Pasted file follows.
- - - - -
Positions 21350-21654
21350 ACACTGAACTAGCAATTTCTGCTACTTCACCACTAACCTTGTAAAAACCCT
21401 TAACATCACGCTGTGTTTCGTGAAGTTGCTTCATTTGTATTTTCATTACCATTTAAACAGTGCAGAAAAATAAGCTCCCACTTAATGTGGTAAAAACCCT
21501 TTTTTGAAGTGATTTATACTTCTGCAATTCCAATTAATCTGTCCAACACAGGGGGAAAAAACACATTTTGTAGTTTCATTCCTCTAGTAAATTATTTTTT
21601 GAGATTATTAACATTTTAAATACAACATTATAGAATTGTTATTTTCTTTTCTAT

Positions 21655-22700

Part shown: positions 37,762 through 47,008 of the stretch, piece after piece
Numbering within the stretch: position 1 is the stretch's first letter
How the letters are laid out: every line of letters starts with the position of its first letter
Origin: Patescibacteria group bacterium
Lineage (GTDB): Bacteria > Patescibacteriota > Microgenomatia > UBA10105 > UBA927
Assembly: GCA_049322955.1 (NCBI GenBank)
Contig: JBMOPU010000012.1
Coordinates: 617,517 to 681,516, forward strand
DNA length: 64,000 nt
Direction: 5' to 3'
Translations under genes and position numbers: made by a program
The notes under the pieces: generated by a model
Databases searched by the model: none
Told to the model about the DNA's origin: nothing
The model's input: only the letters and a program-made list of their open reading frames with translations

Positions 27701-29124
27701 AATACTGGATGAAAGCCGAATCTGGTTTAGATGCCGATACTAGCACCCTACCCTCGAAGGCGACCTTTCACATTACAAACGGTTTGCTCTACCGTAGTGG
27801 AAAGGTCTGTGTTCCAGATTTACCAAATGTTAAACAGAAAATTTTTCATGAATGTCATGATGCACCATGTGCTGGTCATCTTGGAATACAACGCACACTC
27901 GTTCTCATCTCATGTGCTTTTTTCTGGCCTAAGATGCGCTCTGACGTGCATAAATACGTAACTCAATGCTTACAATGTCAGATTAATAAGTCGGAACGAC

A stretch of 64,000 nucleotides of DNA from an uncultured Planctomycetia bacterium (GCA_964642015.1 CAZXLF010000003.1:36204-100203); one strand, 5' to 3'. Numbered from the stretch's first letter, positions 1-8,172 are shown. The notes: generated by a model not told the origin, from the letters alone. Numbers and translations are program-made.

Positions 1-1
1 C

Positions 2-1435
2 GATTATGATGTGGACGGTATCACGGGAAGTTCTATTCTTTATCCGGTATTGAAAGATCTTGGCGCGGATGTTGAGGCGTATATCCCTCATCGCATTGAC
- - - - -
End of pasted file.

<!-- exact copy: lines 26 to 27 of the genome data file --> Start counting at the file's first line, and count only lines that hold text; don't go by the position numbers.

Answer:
A stretch of 64,000 nucleotides of DNA from an uncultured Planctomycetia bacterium (GCA_964642015.1 CAZXLF010000003.1:36204-100203); one strand, 5' to 3'. Numbered from the stretch's first letter, positions 1-8,172 are shown. The notes: generated by a model not told the origin, from the letters alone. Numbers and translations are program-made.

Positions 1-1